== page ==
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Title: Globalization and financial crisis : a dynamic approach
Authors: Gravier-Rymaszewska, Joanna
Keywords: DRNTU::Social sciences::Economic theory::Macroeconomics
DRNTU::Social sciences::Economic development::Europe
DRNTU::Social sciences::Political science::International relations
DRNTU::Social sciences::Economic theory::Public finance
Issue Date: 2013
Source: Joanna, G.-R. (2013). Globalization and financial crisis : a dynamic approach. Doctoral thesis, Nanyang Technological University, Singapore.
Abstract: This dissertation investigates some of the outcomes of globalization, exploring the effects and transmission of shocks between countries. It consists of three essays interconnected by the topic of globalization and economic crises. The first essay studies one of the most prominent outcomes of globalization, global production markets, and their roles in transmitting shocks. A two-country, three-sector Dynamic Stochastic General Equilibrium (DSGE) model with offshoring is proposed and simulated for an open economy, inspired by the paper of Bergin P. & Feenstra R. & Hanson G., (2011) ‘Volatility due to offshoring: Theory and evidence’, Journal of International Economics, vol. 85, no 2, 163-173. The model implements two country-specific sectors and a common multinational sector with home and foreign producers where domestic multinational producers can reallocate production abroad. It is found that offshoring has generally positive effects for the home country, raising output and mitigating inflation, and these favorable effects are amplified by the ‘export’ of volatility that comes along. However, there exists a threshold beyond which the effects of offshoring become negative for the domestic economy. The study also establishes an interest rates channel of offshoring. The second essay aims at showing that production reallocation is a substantial phenomenon within the European Union and studies its dynamics. The extensive and intensive margins on import, export and labor are estimated, revealing that offshoring is a channel of adjustment to shocks in Europe. The DSGE model is calibrated to fit Western and Central European data. Simulations confirm most of the qualitative and behavioral findings from the first essay; globally, offshoring amplifies the transmission of economic shocks across borders. The results reveal the existence in the European context of an optimal level of offshoring for which volatility is minimal. Offshoring is also found important for the labor market, as it contributes to job creation at home and abroad, but also to maintaining the cross-country wage gap. The third essay tackles the issue of the effects of globalization spillovers from the developed world to developing countries, by addressing the challenges of international aid in times of financial crisis. In the presence of crisis, developing countries rely more crucially on aid, whereas developed countries reduce aid volumes. This study designs a theoretical framework of international aid provision based on a consumption model where donors consume international aid indirectly. The panel vector autoregression (PVAR) analysis is conducted from the yet unexplored standpoint of Official Development Assistance donors, and exposes the financial sources of aid volatility in the context of crisis. The main finding is that crises affect aid budgets and their trends. Financial volatility is found to decrease aid and to introduce some uncertainty to aid through fluctuations of its budget. The analysis establishes evidence that aid decisions are not purely economic, but also determined by internal political factors of donor countries: center parties appear more driven by economic determinants, while left and right-wing parties act in accordance with their ideological views.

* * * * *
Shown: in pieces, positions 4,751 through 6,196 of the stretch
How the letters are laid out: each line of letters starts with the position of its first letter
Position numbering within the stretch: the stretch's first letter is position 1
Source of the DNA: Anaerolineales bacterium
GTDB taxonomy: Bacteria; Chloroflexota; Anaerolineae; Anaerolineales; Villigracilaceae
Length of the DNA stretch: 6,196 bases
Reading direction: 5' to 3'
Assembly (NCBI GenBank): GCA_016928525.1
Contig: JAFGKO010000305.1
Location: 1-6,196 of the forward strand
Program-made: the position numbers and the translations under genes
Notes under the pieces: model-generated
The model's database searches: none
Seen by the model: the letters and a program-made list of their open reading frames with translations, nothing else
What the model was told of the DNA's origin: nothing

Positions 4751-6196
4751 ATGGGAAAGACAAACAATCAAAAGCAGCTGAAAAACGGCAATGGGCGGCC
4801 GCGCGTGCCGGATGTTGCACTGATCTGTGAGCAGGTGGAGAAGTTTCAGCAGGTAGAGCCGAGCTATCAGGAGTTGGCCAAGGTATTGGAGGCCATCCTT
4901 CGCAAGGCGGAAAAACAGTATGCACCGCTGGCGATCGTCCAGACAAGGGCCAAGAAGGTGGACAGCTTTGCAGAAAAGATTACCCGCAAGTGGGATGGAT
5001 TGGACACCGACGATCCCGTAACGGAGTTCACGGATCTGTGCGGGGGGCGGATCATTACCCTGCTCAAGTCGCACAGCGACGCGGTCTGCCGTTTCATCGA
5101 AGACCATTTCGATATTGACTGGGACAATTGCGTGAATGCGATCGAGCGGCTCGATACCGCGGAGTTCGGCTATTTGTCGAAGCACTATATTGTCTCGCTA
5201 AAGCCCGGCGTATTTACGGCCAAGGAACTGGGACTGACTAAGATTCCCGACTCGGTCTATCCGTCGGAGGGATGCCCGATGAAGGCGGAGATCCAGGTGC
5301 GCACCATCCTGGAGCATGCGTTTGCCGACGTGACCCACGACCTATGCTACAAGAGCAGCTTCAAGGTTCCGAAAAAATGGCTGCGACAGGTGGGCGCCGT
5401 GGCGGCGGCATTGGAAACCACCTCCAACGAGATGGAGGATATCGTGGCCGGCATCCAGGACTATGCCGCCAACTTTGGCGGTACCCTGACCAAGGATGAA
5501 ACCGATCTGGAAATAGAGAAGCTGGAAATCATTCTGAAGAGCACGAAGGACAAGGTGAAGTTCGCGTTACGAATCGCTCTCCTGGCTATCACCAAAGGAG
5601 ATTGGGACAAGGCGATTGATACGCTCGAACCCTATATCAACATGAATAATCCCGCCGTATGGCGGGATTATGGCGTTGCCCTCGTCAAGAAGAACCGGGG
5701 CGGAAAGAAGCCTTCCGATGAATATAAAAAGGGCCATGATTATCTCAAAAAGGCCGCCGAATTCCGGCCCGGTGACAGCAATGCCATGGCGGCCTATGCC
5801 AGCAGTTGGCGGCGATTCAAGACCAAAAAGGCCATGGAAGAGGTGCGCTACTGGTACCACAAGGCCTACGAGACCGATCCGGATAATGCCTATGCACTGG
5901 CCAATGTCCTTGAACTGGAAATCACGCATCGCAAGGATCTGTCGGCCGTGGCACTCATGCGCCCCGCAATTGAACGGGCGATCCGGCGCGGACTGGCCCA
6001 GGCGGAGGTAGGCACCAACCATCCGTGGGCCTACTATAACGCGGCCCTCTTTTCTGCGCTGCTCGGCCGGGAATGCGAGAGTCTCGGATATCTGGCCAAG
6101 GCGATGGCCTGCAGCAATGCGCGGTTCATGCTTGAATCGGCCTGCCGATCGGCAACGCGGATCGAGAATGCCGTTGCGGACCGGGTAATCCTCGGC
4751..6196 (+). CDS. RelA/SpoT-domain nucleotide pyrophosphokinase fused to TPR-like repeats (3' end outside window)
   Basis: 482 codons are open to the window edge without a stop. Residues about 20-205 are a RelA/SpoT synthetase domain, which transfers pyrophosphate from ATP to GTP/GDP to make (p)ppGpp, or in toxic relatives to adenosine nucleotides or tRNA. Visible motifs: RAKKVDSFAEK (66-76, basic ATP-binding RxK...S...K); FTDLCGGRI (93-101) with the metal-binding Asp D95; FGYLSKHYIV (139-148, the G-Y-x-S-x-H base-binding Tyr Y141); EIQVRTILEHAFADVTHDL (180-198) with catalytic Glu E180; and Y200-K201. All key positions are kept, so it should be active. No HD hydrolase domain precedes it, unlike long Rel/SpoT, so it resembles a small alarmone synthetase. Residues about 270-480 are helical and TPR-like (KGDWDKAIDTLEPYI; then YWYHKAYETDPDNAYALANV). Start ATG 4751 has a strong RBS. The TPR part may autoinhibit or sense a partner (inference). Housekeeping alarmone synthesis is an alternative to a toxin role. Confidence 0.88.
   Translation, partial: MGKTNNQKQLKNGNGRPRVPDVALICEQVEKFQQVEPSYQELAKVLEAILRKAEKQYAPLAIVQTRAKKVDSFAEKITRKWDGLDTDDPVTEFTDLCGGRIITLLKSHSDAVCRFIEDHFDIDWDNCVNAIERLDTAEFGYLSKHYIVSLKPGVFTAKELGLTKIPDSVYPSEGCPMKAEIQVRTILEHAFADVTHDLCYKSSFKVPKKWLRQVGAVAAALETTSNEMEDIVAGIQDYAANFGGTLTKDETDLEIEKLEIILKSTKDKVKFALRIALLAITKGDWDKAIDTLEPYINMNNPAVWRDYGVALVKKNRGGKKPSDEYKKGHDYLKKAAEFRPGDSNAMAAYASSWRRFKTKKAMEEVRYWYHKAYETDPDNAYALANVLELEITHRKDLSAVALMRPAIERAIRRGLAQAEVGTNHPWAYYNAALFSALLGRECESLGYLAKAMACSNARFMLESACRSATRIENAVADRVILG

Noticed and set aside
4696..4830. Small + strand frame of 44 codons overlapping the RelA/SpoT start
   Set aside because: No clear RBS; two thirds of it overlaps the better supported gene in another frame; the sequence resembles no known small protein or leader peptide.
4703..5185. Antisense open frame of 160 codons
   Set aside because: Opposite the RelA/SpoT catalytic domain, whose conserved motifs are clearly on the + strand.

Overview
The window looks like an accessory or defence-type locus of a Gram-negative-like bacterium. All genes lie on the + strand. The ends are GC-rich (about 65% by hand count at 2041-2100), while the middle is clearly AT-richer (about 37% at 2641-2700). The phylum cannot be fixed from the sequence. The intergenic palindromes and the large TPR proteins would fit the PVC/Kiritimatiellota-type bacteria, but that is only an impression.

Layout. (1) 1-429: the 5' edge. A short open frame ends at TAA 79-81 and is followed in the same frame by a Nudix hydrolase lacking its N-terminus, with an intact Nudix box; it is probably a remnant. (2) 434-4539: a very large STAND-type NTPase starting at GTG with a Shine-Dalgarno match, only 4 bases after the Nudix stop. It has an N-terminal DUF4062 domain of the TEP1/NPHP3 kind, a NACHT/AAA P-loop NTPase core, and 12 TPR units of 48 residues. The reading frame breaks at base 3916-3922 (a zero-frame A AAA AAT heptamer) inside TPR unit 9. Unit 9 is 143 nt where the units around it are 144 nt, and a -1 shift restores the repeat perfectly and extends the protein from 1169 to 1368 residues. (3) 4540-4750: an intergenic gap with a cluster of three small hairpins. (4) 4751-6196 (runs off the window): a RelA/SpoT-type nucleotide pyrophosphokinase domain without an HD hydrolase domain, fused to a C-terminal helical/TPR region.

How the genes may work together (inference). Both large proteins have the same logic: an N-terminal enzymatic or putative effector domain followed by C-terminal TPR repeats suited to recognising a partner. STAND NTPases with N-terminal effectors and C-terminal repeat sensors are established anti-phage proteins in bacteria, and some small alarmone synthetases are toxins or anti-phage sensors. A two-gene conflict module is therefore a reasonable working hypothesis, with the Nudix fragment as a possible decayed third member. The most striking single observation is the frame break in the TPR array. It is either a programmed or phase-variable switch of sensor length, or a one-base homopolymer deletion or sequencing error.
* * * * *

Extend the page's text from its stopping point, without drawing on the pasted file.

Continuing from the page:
DOI: 10.32657/10356/55102
Fulltext Permission: open
Fulltext Availability: With Fulltext
Appears in Collections:HSS Theses

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